Do temperatures reach 4,000 degrees high up in the atmosphere?

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Dear Tom,
I have read that temperatures can reach 4,000 degrees high up in the atmosphere. It that possible?
Richard Malis
Dear Richard,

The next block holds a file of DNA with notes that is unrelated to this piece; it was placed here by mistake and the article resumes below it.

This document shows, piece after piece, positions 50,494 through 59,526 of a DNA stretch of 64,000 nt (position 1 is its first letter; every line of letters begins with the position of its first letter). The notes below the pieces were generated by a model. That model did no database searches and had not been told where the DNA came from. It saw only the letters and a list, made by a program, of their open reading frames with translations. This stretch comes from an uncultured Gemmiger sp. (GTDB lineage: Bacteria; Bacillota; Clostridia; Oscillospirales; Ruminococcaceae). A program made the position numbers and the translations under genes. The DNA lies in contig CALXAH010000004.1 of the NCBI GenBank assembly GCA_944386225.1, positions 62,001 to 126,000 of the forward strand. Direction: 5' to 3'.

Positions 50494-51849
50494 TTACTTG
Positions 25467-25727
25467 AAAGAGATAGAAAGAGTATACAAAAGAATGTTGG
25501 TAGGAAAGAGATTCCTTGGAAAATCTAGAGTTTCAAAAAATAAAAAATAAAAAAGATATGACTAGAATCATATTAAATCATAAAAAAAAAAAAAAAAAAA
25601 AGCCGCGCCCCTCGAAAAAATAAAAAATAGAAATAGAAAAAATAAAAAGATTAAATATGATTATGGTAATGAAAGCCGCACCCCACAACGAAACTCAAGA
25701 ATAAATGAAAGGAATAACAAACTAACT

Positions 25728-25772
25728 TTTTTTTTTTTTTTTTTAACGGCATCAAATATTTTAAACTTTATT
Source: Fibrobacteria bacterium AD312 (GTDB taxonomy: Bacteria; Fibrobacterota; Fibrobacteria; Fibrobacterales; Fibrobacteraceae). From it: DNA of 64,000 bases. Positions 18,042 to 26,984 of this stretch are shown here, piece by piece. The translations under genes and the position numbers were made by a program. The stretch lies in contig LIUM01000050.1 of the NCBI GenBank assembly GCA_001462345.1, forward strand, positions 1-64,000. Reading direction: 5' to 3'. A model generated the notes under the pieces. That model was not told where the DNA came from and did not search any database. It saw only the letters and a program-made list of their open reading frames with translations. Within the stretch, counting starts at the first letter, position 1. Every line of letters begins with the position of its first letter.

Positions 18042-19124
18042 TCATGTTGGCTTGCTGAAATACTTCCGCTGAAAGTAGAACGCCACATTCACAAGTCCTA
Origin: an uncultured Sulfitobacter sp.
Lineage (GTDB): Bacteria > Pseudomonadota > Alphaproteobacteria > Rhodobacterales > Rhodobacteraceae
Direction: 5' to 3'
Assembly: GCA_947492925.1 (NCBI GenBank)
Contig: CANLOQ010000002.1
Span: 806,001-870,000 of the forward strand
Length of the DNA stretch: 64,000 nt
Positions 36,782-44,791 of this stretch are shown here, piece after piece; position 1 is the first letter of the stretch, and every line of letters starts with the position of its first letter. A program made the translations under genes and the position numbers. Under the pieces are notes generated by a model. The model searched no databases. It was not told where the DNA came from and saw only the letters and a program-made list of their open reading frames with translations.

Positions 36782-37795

It’s true. In some portions of the ionosphere, a layer extending from about 60 to 500 miles above the Earth’s surface, temperatures that high exist. But that incredibly high “temperature” is not a temperature in the sense that we perceive it. It is a temperature based on the kinetic energy of gas molecules and free electrons and ions that are “heated” to rapid movement by bombardment from high-energy particles arriving from space and by short-wave energy from the sun. So few molecules and other particles exist at that great height that the total amount of energy there is minimal by surface standards. The concepts of “heat” and “temperature” are meaningless in an atmosphere so rarefied that it is a near vacuum.

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